Be aware that once you have posted something, whether it is a status update, a comment or a picture, even if you delete it, it may have been captured elsewhere. 

Never post comments that are abusive or may cause offence to other people or groups.

Be aware of 'phishing' scams including fake friend requests and posts inviting you to visit other pages or sites.  Also be careful about clicking on links in posts.

Be aware of how much personal information you put on social networking sites either in profiles or general posts – including phone numbers, workplace details or addresses.

For more advice on social media security please click here.

Fraud and scams advice

  • For a list of types of online fraud, click here.
  • One of the main things in protecting yourself against online fraud is to be aware of what to look for to make sure the website you are using is secure.
  • Secure websites will have a padlock symbol in the browser window frame (not on the page itself) that will appear when you try to log on or register.
  • The web address should begin with 'https://’. The 's' stands for 'secure'.
  • Always ensure you have effective and up to date antivirus/ antispyware software running

For more information on online fraud please click here.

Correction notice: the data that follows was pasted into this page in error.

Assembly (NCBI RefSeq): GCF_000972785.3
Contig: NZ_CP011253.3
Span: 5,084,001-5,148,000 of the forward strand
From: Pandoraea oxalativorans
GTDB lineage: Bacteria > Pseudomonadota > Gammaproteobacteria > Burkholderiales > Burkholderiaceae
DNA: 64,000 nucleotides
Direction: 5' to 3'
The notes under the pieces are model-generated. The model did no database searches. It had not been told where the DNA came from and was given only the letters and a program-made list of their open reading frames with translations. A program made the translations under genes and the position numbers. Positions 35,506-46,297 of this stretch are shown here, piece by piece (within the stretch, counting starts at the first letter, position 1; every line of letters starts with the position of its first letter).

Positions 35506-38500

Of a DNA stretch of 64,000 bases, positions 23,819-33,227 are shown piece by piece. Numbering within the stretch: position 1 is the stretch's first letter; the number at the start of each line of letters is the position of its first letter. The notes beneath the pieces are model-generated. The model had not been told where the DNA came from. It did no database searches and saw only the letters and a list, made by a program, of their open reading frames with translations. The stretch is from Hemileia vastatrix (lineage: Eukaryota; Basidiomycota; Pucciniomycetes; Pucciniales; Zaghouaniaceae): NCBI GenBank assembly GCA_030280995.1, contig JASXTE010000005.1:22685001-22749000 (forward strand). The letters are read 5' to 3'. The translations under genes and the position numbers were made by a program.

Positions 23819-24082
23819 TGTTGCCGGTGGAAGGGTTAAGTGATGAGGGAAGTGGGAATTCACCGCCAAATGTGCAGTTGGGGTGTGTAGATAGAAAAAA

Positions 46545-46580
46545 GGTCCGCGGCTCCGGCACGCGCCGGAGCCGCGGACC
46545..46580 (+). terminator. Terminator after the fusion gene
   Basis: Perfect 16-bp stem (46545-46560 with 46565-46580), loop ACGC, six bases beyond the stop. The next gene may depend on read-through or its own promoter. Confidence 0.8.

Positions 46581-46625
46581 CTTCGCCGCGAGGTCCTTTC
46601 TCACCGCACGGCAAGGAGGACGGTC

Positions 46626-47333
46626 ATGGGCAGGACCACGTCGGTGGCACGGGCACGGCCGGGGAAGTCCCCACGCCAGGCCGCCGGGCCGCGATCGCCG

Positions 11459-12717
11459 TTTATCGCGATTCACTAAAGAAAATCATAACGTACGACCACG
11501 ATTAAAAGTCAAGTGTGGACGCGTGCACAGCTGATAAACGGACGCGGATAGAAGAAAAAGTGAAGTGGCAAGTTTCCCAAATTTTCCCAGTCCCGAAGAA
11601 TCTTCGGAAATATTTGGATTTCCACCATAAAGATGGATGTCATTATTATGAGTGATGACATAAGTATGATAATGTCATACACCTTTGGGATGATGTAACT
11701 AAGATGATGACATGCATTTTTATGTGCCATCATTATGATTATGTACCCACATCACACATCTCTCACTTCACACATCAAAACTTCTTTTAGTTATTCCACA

What to do if you think you have been a victim of fraud

Report it to Action Fraud, the UK's national fraud reporting centre by calling 0300 123 20 40 or by visiting



Action Fraud is the UK's national reporting centre where you should report any incidents of being scammed or defrauded.

Get more information on the different type of scams that are operating by viewing the little book of big scams.

Useful links

Identity Theft

Identity theft

There are a number of ways criminals use to get personal information:

  • Bin raiding – stealing  personal information from rubbish bins ie, bills and bank statements
  • Phishing – emails that are linked to false websites pretending to be banks etc, asking for sensitive information such as PIN numbers and passwords
  • Phone phishing – criminals phoning people pretending to be from the bank asking to confirm personal details